European Standing Committee B
Monday 8 November 2004
[Miss Anne Begg in the Chair]
Credit Institutions and Investment Firms
[Relevant Documents: European Union Document No. 11545/04 and Addendums 1-3, draft Directive recasting Directive 2000/12/EC, and Council Directive 93/6/EEC.]
The Financial Secretary to the Treasury (Mr. Stephen Timms): May I say, Miss Begg, how much I welcome your chairing the Committee? I hope that you and all members of the Committee will find the subject interesting.
Achieving a single market in financial services is a key step towards the ambition among European Union member states of achieving economic reform in Europe and the Lisbon goal of becoming the most competitive and dynamic knowledge-based economy in the world by 2010. An effectively integrated financial services market can, on the right basis, bring about a more competitive marketplace, greater innovation and less costly products. That would benefit customers and competitive providers.
For the past four years, since its endorsement by the European Council in Lisbon, the EU financial services action plan has been the legislative framework for developing a single market in financial services. By March 2000, 39 of the 42 FSAP measures had been adopted in the EU.
One of the central elements in the Commission's plans for a single market is, quite rightly, modern risk-based prudential capital rules. The directives that we are discussing today represent the Commission's proposals for those rules as they apply to credit institutionsbanks, building societies and investment firms. The Commission's proposals are designed to be Europe's implementation of the new Basel capital accord. I shall say a few words about the new accord and its approach and then turn to its implementation in the EU.
The original Basel capital accord, agreed in 1988 by the central banks of the G10, set minimum levels of capital for large internationally active banks and has been adopted in more than 100 countries. It has made a valuable contribution to the creation of a single market in the EU and to the creation of high standards of prudential supervision, and it enhances stability in the international banking system. One purpose of regulatory capital requirements is to protect depositors or clients against risks taken by the firm which could result in financial loss.
One of the shortcomings of the original accord is that regulatory capital requirements do not accurately reflect underlying risks as well as they might. The Basel
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committee has, over the past six years, developed a new framework, which was published in June 2004. The new accord updates and modernises the existing rules, taking account of new developments in risk management. It improves the incentives for better risk management, it increases risk sensitivity and it reduces the opportunity for regulatory arbitrage.
The framework is built on three interconnected pillars. Pillar 1 is designed to provide financial institutions with a framework for calculating their minimum regulatory capital requirements. Pillar 2 provides firms and supervisors with the opportunity to review the risk management process and to ensure that appropriate action is taken into account for any shortcomings. Pillar 3 allows for comparisons to be made by other participants in the market and encourages market discipline.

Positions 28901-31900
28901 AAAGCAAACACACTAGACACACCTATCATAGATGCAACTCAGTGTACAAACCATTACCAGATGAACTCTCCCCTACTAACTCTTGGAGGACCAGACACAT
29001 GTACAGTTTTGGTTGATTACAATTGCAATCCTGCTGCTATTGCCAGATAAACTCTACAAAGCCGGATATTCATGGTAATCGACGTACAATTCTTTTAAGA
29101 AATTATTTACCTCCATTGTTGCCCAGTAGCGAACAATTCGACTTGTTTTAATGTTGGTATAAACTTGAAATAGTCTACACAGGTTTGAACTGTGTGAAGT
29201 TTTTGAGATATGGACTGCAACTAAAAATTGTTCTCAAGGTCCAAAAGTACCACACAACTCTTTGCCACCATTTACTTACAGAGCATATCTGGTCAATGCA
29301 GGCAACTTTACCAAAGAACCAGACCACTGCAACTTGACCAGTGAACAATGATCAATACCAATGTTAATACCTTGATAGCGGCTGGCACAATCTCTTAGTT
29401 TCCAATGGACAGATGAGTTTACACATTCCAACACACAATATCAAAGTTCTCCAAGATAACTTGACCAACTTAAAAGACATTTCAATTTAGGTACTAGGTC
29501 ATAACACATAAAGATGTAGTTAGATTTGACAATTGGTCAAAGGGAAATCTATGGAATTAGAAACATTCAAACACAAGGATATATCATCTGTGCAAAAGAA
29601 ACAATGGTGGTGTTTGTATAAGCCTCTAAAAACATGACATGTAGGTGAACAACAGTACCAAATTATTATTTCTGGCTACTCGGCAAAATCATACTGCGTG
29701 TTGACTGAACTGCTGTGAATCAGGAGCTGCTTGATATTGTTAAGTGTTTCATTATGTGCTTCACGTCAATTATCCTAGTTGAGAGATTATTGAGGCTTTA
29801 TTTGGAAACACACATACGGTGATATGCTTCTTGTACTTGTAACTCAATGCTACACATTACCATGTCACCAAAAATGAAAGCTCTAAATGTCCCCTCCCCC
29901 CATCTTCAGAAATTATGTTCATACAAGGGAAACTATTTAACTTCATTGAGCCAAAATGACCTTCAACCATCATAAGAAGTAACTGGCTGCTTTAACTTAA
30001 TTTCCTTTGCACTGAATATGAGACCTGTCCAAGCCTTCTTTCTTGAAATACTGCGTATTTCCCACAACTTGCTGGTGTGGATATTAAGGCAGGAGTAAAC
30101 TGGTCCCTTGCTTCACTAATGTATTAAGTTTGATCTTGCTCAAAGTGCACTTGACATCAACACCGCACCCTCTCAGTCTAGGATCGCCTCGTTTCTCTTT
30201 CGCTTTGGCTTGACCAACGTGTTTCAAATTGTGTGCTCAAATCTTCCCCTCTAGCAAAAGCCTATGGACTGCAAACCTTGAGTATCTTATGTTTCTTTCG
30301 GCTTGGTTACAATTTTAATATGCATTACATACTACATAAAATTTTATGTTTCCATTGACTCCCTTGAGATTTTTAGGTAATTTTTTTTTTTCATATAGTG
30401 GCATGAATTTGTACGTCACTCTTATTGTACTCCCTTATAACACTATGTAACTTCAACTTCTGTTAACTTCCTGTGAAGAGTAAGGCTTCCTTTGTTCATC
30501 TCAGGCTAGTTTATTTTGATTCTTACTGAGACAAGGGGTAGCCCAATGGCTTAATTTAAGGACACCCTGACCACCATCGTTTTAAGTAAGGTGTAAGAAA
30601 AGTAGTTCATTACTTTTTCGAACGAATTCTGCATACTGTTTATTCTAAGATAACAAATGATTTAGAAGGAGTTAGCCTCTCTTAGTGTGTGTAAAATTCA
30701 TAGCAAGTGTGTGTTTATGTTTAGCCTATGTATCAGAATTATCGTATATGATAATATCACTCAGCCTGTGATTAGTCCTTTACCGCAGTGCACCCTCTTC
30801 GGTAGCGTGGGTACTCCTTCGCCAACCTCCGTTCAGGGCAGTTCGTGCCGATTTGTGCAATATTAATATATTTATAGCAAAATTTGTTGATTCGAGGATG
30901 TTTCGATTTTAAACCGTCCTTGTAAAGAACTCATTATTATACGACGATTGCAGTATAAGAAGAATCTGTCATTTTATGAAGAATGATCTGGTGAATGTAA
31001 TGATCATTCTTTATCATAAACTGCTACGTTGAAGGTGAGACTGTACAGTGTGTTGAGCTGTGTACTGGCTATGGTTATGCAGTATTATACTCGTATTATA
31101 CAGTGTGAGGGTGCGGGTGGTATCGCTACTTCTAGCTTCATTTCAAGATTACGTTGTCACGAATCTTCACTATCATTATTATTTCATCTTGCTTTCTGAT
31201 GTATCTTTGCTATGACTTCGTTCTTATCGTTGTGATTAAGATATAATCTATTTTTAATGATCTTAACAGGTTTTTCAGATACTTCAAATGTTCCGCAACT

Pillar 1, the minimum capital requirement, consists of elements to cover credit and market risks outlined in the original Basel accord, and includes a new specific capital requirement for operational risk, which is the risk associated with the internal failure of systems or people or with external risks such as terrorism. It offers a menu of approaches for calculating capital requirements, ranging from very straightforward approaches to more sophisticated ones. Pillar 2 introduces a process of supervisory review, a concept already familiar in the United Kingdom, which is intended to ensure that banks have not only adequate capital but adequate systems to ensure good monitoring and management for all their risks. Pillar 3 complements the first two pillars. Its aim is to encourage market discipline by developing a set of disclosure requirements, allowing risk exposures and risk assessment processes, and therefore capital adequacy, to be better compared across different institutions.
The Commission produced a formal proposal for a new capital framework this July, which will revise the existing banking consolidation directive and capital adequacy directive, and implement the new three-pillar framework. As with the implementation of the original Basel accord, the new requirements will apply not only to internationally active banks but to all credit institutions and investment firms in the EU.
We support the Commission's proposals. Improving on the prudential rules in the original accord will bring substantial benefits to the UK and to UK industry. It will help to improve financial stability, encourage firms to improve risk management, and deepen the single market, thereby creating a more level playing field for firms throughout the EU, which will be beneficial. Better prudential capital rules should also reduce the likelihood and the impact of a major banking collapse. The proposals will lead to a more efficient allocation of regulatory capital in the EU, with capital requirements becoming more proportionate to the underlying risks associated with each borrower. The way in which the new directives have been drafted will also increase flexibility in the legal framework, which will allow future market
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developments and improvements in risk management techniques to be more quickly reflected in European law.